Yenidam, Seyhan, Adana Province, Turkey. Investigation into plastic waste that is dumped and burned in Turkey. The team found plastic packaging from UK, German and global food and drinks brands and supermarkets. Image credit: Greenpeace
Huge amounts of plastic waste from UK supermarkets are exported to Turkey where it is dumped in rivers or burned by the side of the road, according to new evidence from Greenpeace.
Photos and videos from the environmental campaigners show branded packaging and a Covid antigen test found at multiple sites across the south of the country. Plastics from Aldi, Asda, Co-op, Lidl, M&S, Sainsbury’s and Tesco were revealed, as well as other retailers such as B&Q, Debenhams, Poundland and Spar.
“It is appalling to see plastic from UK supermarkets’ shelves ending up 3,000 kilometres away in burning piles on the side of Turkish roads,” said Nina Schrank, senior plastics campaigner at Greenpeace UK.
“We must stop dumping our plastic waste on other countries.”
A government spokesperson told The Big Issue the UK is “committed to banning the export of plastic waste”.
Greenpeace investigators also documented plastic waste dumped by roadsides, in fields or spilling into waterways and floating downstream in the Adana province of southwestern Turkey.
At one site, Greenpeace claimed packaging for a Covid-19 test was found among bags of UK plastic, suggesting the waste was recent.
Amelia Womack, deputy leader of the Green Party, said: “It’s shocking to see these vast swathes of waste, which originate from leading UK supermarkets, being burned across Turkey.
“The government is washing its hands of rubbish and dumping it on the shores of other countries, failing to deal with the issue itself and leaving it to burn to the great detriment of the environment.”
Plastic waste sent overseas risked causing a “health emergency” for local people, killing wildlife and polluting oceans, Greenpeace claimed. It said more than half the plastic waste ministers count as “recycled” is actually sent overseas, with 210,000 tonnes of plastic waste exported to Turkey alone in 2020, according to the Government’s own data.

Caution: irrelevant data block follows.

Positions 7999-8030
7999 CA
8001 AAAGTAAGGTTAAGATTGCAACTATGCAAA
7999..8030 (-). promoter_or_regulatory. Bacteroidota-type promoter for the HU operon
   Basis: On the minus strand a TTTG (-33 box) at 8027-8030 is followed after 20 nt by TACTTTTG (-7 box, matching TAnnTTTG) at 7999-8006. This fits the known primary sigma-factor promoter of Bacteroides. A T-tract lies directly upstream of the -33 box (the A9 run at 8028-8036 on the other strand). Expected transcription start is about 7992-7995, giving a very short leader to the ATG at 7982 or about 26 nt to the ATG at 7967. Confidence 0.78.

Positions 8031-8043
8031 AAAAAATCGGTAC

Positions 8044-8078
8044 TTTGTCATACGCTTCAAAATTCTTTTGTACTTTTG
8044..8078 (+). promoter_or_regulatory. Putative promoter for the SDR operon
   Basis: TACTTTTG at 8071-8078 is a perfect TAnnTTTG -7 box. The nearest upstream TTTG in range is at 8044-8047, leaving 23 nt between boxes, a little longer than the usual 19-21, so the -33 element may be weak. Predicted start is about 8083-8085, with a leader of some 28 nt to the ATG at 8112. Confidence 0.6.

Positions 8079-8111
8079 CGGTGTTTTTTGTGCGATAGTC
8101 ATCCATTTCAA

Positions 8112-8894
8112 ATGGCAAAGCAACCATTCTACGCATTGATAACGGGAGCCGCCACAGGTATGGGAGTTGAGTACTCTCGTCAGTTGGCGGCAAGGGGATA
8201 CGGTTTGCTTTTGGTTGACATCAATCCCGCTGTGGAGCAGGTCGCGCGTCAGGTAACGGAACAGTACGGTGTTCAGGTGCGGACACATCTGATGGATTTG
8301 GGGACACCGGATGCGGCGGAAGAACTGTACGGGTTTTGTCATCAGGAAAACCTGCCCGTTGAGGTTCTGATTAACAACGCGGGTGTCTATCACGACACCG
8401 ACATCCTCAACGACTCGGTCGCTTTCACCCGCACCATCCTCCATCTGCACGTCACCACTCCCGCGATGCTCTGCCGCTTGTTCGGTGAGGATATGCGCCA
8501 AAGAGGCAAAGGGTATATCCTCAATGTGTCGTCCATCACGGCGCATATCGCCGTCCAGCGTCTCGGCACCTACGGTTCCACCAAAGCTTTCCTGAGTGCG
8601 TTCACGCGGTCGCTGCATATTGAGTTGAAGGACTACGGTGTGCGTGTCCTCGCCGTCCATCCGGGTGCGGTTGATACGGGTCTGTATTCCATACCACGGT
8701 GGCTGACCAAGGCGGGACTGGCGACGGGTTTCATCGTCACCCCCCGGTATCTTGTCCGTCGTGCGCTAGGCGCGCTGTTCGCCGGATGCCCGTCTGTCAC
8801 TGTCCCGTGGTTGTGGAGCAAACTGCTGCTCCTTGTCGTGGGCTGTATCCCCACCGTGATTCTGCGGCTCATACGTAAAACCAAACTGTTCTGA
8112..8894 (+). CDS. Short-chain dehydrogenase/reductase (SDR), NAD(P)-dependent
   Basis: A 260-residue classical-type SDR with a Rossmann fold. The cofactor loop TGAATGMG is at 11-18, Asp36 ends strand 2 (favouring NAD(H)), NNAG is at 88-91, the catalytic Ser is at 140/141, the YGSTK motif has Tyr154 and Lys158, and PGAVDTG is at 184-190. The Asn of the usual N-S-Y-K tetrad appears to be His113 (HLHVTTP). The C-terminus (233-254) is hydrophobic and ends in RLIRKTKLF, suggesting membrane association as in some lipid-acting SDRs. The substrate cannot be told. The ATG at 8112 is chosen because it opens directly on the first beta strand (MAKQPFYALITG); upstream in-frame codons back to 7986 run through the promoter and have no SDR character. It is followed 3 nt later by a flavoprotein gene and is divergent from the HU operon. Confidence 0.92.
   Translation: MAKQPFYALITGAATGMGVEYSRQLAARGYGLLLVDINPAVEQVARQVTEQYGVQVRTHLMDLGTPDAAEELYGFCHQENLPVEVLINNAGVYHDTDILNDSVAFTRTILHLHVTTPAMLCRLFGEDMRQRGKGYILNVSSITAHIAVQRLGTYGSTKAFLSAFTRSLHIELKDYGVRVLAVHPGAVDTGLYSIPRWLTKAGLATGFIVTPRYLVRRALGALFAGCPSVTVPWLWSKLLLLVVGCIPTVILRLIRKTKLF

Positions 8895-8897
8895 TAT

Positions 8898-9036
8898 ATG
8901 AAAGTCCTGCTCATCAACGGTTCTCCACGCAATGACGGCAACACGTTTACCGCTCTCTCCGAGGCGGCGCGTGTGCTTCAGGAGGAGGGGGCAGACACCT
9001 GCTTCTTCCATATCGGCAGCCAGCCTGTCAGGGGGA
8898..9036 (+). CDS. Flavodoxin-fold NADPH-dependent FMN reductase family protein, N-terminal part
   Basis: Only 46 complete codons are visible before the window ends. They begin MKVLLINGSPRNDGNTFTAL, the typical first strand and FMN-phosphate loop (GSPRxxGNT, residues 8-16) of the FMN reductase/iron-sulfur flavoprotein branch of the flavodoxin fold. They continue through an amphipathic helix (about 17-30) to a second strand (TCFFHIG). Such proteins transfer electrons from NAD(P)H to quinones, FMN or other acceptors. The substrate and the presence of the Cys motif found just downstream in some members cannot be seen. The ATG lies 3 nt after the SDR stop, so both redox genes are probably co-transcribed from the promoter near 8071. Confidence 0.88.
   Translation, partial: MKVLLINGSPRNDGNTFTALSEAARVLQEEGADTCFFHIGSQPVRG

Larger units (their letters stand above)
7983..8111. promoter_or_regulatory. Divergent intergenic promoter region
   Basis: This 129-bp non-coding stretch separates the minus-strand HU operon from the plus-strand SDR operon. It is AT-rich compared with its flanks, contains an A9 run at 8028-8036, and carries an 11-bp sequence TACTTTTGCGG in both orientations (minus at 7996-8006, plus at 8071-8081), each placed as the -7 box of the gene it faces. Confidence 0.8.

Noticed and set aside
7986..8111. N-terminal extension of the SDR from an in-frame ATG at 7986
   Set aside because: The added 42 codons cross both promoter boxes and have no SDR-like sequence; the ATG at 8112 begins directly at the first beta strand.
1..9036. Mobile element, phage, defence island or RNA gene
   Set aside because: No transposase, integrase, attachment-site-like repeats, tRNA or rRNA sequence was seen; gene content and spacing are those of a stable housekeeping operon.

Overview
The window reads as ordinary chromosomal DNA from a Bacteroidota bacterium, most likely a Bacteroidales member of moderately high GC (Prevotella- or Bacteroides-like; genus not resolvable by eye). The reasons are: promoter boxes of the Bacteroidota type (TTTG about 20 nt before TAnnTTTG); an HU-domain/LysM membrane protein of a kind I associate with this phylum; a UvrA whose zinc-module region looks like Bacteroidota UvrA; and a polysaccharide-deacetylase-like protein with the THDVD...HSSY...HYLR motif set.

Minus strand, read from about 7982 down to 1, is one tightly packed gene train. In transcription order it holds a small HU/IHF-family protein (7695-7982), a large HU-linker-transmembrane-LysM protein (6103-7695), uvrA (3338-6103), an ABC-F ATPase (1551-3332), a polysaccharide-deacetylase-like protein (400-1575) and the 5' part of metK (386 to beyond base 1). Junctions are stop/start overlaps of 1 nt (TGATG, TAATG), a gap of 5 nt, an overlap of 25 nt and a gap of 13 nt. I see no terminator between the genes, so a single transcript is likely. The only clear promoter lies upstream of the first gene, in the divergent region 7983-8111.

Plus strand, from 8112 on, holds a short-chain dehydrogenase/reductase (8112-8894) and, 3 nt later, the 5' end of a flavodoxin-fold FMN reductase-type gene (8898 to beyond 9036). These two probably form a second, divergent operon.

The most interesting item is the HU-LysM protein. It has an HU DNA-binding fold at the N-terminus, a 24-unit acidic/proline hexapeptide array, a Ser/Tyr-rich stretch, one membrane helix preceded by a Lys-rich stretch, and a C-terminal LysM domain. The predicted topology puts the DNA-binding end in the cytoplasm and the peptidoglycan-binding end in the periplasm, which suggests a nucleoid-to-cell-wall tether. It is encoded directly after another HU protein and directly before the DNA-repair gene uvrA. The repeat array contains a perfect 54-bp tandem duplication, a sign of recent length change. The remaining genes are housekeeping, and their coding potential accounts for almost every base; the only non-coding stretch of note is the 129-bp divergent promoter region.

The campaigners are calling on the government to enact the stalled environment bill and use the powers within it to ban all plastic waste exports.
Despite assurances from the prime minister that the government would ramp up its environmental pledges and slash carbon emissions by 78 per cent by 2035 when compared to 1990 levels the landmark legislation has been delayed on three occasions.
Schrank added: “The heart of the problem is overproduction – the UK is the second biggest user of plastic waste per person in the world, behind the US.
“The government needs to take control of this problem.
“They can start by banning plastic waste exports and reducing single-use plastic by 50 per cent by 2025.
“This would not only allow the UK to end waste exports, but would also mean less plastic going into incineration and landfill.”
Womack added: “The government has a legal responsibility to deal with exported waste correctly and so must be held accountable for their actions.
“This is another example of Westminster’s foundation-less ‘green’ rhetoric at such a critical time for the climate crisis, and ahead of the UK-led COP later this year where they must set an example for other countries to follow.
“Now more than ever, action must be taken to ban single-use plastic from our supermarket shelves and implement a reformed waste and recycling strategy that faces up to this issue.”
Peter Andrews, head of sustainability at the British Retail Consortium, which represents the retail industry, said: “Retailers are shocked by these reports. They take their responsibility to tackle plastic pollution seriously and are investing millions in reducing plastic waste.
“It is therefore incredibly frustrating to discover some waste handlers in the supply chain are not acting responsibly, and it highlights the urgent need to fix the UK’s recycling infrastructure and regulate those handling the county’s waste.”
A Defra spokesperson said: “We are clear that the UK should handle more of its waste at home, and that’s why we are committed to banning the export of plastic waste to non-OECD countries and clamping down on illegal waste exports – including to countries such as Turkey – through tougher controls.
“The UK is a global leader in tackling plastic pollution and our proposals for extended producer responsibility for packaging, a plastic packaging tax and mandatory electronic waste tracking will boost recycling rates, reduce waste and cut crime.”